Reading Sorts with Digital Reading Sorts - 4th & 5th Grade Reading Activities

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238 Ratings
Jennifer Findley
Grade Levels
4th - 5th
Resource Type
Formats Included
  • PDF
  • Google Apps™
18 Reading Sorts + Digital Versions
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Jennifer Findley
Includes Google Apps™
The Teacher-Author indicated this resource includes assets from Google Workspace (e.g. docs, slides, etc.).


Are you in need of new ways to engage your students while they are practicing reading skills and standards? Do your students respond well to hands-on activities? These 4th and 5th grade reading sorts are perfect for providing reading practice to students in a new (and non-threatening way)!

Note: The reading sorts are also included as digital reading sorts. See pages 3-4 of the PDF for the details and links to access the digital reading sorts.

About the Reading Sorts

There are 18 reading sorts included, covering the following skills:

•Inferring with Fiction

•Inferring with Nonfiction


•Point of View

•Main Idea

•Text Structure

•Types of Accounts (Firsthand vs Secondhand)

•Viewpoint (Positive, Negative, or Neutral)

Each sort has two pages…one for the sorting page and one for the cards.

I give both pages to the students and have them do a few quick cuts to cut out the cards. Then they sort the cards (independently, with partners, or as a class - you decide what fits your needs and the needs of your students), we check for accuracy, and then glue them down.

One reason that I love using these reading sorts (besides the hands-on aspect) is because they use non-threatening short texts. The length of the text allows the students to confidently practice the reading skill without getting frustrated or losing stamina. It also allows the students to apply a reading skill to numerous texts in a short time frame. The texts are also written at a rigorous level which provides an opportunity for students to read and apply skills to a grade level text.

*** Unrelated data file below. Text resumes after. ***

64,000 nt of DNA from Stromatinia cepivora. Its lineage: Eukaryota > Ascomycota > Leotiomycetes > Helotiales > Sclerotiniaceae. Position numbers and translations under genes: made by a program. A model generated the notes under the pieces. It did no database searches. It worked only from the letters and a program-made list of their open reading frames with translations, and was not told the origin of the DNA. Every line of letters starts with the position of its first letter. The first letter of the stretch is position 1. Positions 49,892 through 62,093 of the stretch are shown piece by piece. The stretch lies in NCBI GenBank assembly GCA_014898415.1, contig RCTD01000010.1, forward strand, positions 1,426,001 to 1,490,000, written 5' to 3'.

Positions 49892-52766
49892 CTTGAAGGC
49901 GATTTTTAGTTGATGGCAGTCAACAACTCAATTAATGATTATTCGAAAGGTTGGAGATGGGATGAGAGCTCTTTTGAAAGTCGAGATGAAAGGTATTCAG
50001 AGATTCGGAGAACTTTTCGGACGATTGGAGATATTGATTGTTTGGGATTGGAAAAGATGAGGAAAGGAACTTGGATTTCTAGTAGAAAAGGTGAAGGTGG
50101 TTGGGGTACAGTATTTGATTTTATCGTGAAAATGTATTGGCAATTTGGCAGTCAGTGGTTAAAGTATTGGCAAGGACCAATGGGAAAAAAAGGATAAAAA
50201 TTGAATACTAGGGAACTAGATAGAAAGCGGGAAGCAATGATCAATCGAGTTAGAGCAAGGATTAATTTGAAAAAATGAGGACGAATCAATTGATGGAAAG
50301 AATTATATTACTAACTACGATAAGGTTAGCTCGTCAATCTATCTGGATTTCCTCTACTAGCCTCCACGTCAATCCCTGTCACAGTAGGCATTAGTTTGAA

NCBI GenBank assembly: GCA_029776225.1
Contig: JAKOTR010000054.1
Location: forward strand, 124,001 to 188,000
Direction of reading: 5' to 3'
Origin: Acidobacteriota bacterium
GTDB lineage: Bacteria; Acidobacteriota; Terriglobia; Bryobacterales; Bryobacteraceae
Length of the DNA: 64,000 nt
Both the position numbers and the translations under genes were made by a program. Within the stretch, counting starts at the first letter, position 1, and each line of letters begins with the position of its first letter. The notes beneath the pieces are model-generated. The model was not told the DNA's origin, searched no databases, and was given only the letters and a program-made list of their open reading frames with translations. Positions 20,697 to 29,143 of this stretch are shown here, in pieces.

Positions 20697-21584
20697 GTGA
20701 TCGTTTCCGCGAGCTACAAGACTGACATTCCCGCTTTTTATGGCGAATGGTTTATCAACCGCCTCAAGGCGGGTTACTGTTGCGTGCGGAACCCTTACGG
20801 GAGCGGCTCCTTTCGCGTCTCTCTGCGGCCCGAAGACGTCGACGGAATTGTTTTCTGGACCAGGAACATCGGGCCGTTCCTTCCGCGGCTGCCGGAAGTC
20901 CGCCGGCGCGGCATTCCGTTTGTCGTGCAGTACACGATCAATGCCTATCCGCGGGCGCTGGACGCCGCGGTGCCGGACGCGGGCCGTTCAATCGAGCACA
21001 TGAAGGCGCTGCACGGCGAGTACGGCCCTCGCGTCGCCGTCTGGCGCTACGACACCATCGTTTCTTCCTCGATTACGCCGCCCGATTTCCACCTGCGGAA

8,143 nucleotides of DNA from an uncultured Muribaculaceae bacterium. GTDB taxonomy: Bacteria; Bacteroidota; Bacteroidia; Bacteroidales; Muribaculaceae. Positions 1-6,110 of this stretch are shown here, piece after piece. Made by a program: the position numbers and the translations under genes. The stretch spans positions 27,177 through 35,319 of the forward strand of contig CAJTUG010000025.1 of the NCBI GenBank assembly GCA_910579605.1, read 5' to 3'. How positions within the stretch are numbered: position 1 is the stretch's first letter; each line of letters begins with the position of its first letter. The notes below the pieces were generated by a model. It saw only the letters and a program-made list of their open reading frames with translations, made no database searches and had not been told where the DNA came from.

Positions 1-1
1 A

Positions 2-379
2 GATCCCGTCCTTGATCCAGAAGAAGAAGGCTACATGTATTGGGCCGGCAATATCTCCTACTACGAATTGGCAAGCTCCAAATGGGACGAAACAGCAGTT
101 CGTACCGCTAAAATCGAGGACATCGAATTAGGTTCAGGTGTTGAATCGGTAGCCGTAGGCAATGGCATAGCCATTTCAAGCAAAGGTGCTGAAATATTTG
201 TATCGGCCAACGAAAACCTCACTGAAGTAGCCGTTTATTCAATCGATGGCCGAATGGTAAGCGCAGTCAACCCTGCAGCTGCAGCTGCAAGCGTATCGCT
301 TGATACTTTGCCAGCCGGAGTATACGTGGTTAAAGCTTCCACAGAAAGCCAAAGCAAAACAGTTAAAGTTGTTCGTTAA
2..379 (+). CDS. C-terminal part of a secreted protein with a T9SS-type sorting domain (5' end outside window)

Using the Reading Sorts

These reading sorts are truly versatile and can be used a number of ways based on your instructional needs. They can be used as independent practice, small group instruction, reading centers, and even as a hands-on assessment.

Use the Google Slides version as a digital reading center activity.

About the Digital Reading Sorts

The digital reading sorts are designed in Google Slides.

The text and design has been redesigned with color and optimized for digital use.

Each slide contains a sorting section and 6 text cards (two sorts only have 5 text cards). The students will read the texts and sort them under the correct heading on the sorting page. If they are not able to sort the card on that slide, they will discard it by dragging and dropping it to the discard pile. Each sort is two slides and the same texts can be found on the slide.

Directions are included but I recommend completing one of the sorts with the students so they know exactly what to do.

Check out the video preview to see the digital reading sorts.

Need More Reading Activities Resources for 4th and 5th Grade?

4th and 5th Grade Reading Test Prep Task Cards | Nonfiction and Fiction BUNDLE

• Color by Reading Printables for 4th and 5th Grade

Reading Centers | Bundle: 40+ Reading Games

Reading Puzzles Bundle | 4th and 5th Grade Reading Centers

Reading Spinners Centers Bundle | 4th and 5th Grade Reading Centers

Reading Resources | 4th and 5th Grade Common Core Reading Supplements

Reading Anchor Charts (4th and 5th Grade Common Core)

4th Grade Common Core Reading Review (Bundle)

5th Grade Common Core Reading Review (Bundle)

Reading Homework (4th and 5th Grade Reading Review Complete Set: 36 Texts)

Reading Review Flipbooks {Bundle}

Total Pages
18 Reading Sorts + Digital Versions
Answer Key
Teaching Duration
3 months
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to see state-specific standards (only available in the US).
Refer to details and examples in a text when explaining what the text says explicitly and when drawing inferences from the text.
Determine a theme of a story, drama, or poem from details in the text; summarize the text.
Compare and contrast the point of view from which different stories are narrated, including the difference between first- and third-person narrations.
Quote accurately from a text when explaining what the text says explicitly and when drawing inferences from the text.
Determine a theme of a story, drama, or poem from details in the text, including how characters in a story or drama respond to challenges or how the speaker in a poem reflects upon a topic; summarize the text.


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